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Apple: MIT discovered security flaw in Apple M1 chips

Processor series apple m1 it is present in countless Cupertino products. Indeed, from its MacBooks to Mac Minis and even the iPad Pro tablets in the top-of-the-range configuration, this chipset revolutionized the North American company.

Its prowess in terms of processing power and resource optimization left the rest of the industry virtually speechless when it was introduced in 2020. However, this Silicon M1 it is not without its flaws and security holes.

PACMAN Threatens Apple M1 Silicon Processors

apple m1

Now we see, by the way, an investigation by the American institute MIT reporting a cybersecurity flaw in Apple’s M1 chipsets. At stake is the so-called PACMAN threat with the potential to be exploited in malicious attacks on products.

The case was first reported by publications MacWorld Y 9to5Mac, both citing MIT researchers. It should be noted that this worrying news comes a few days after Apple itself presented the second generation of its processors, the Apple M2. He did it during the WWDC 2022 annual conference where we also meet new physical products.

Paying attention to this security flaw, we are faced with the high-risk vulnerability called “PACMAN”. This name was given taking into account its modus operandi which points to the Apple M1 Pointer Authentication Code (PAC) system.

The security flaw cannot be fixed with a patch of software

As explained by the MacWorld publication in question, it is the authentication system (pointer), a security feature that aims to protect the CPU from an attacker who has gained access to memory.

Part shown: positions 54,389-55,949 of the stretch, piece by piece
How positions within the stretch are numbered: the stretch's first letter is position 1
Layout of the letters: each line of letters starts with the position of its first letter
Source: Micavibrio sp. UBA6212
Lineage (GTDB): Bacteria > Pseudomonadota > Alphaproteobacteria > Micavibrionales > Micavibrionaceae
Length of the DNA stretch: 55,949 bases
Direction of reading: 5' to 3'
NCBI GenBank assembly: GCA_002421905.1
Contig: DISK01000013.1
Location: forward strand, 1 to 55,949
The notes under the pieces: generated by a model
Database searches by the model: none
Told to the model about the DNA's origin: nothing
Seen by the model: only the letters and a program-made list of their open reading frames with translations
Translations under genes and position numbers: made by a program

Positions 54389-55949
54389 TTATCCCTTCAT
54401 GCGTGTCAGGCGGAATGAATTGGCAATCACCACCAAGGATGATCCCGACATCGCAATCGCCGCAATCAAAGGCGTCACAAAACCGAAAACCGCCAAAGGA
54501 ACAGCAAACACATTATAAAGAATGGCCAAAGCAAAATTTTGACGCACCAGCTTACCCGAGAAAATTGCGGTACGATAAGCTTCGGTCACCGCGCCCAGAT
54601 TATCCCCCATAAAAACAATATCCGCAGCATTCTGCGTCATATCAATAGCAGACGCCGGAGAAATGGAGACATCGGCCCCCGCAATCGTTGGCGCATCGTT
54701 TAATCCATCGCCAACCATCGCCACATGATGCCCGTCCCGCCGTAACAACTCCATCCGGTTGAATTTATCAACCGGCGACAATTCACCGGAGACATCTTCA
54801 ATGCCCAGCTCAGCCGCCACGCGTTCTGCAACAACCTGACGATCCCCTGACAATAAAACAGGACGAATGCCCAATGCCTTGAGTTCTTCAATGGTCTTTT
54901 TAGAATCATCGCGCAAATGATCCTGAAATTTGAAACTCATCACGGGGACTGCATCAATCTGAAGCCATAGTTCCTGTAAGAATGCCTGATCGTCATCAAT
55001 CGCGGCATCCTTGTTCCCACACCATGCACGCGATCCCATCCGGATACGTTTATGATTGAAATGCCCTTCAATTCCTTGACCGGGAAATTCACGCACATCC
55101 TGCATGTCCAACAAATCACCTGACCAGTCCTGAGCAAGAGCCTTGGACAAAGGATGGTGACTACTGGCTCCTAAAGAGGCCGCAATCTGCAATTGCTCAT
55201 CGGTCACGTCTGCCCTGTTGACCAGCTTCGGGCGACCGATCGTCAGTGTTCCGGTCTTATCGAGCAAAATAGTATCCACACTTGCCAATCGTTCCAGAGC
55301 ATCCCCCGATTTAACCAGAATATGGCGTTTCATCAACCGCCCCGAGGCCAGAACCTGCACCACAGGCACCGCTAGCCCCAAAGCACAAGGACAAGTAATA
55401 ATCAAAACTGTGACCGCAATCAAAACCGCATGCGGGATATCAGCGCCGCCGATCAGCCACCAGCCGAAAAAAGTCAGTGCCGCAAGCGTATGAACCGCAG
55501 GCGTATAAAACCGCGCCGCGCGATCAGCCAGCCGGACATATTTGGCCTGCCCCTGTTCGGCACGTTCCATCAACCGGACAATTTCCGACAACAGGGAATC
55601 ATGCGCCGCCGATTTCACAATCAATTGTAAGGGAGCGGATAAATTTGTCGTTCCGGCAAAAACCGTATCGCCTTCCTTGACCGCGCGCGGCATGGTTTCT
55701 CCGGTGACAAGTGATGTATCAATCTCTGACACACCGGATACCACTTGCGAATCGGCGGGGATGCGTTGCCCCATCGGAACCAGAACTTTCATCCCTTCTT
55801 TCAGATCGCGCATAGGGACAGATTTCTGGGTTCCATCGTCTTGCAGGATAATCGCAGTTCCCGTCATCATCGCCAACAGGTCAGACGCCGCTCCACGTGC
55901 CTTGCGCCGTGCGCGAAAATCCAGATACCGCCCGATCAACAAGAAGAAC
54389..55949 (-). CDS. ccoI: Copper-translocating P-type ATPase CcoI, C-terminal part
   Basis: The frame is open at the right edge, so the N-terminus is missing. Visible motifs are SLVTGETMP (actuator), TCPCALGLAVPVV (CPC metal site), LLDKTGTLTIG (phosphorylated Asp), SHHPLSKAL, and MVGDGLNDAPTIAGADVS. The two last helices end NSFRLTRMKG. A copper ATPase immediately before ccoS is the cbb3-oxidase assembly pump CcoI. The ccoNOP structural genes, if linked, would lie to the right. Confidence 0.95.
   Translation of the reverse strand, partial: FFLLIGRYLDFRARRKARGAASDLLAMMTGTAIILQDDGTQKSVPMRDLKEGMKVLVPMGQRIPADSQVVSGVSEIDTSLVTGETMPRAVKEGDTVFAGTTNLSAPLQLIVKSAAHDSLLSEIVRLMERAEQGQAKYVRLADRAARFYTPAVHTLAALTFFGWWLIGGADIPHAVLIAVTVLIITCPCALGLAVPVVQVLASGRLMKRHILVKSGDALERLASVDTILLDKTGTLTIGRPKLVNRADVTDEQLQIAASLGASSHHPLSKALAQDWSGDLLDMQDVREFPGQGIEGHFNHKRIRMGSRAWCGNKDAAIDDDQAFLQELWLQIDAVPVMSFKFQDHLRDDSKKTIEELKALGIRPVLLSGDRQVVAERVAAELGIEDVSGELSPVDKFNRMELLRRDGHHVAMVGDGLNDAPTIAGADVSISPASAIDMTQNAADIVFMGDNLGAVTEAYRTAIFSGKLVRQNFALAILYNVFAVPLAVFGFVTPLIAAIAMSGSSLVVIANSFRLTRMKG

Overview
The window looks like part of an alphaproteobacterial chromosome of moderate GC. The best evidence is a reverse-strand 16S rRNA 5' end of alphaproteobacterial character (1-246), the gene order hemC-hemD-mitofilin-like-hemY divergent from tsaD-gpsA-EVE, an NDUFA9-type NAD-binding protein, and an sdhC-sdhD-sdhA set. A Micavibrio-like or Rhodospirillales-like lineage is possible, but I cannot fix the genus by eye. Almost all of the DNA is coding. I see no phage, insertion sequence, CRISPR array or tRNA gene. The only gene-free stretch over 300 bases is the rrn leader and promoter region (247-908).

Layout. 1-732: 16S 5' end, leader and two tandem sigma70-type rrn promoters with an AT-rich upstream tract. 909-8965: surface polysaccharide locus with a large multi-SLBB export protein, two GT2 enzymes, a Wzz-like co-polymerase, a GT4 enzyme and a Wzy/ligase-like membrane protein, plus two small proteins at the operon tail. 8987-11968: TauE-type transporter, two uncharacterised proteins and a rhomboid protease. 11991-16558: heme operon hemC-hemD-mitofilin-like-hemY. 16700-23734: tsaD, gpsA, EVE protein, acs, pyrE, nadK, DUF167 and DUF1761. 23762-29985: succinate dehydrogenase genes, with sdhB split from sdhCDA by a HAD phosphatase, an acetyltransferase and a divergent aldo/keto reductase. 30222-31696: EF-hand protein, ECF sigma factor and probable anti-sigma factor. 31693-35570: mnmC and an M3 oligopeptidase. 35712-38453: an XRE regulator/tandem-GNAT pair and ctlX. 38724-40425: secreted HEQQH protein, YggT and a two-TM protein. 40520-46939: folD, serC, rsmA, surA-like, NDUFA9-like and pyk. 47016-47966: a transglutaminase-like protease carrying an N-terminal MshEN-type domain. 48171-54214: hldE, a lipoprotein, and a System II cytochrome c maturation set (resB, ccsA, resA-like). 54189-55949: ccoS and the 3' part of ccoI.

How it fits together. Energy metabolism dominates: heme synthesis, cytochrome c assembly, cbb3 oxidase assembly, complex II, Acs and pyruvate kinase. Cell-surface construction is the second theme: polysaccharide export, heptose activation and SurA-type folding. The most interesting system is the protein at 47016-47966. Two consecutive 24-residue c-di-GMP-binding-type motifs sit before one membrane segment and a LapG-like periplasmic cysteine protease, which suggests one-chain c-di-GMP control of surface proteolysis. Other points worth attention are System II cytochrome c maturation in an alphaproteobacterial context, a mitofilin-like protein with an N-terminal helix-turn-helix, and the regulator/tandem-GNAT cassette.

You pointers o Pointers store the memory address and later compare any anomalous behavior or change in the pointers caused by an attack or unauthorized access. However, if the offender goes through the controls of the pointers you have virtually unlimited access to the computer.

More specifically, MacWorld reports the testimony of MIT researcher Joseph Ravichandran, one of the leaders in the investigation of this type of threat. There we also see the destructive potential of PACMAN if it is exploited by someone with knowledge of its implications.

To prove his thesis, MIT managed to perform a remote attack on Apple M1 chipset machines using the PACMAN methodology. The worst of all? This fault cannot be corrected with a simple patch of software

On the other hand, for the average consumer this threat should not represent a major problem. It is MIT’s belief that the issue does not pose an immediate risk to users, and it is unlikely that anyone would be able to replicate its steps to gain full access to a machine with the Apple M1 chip.

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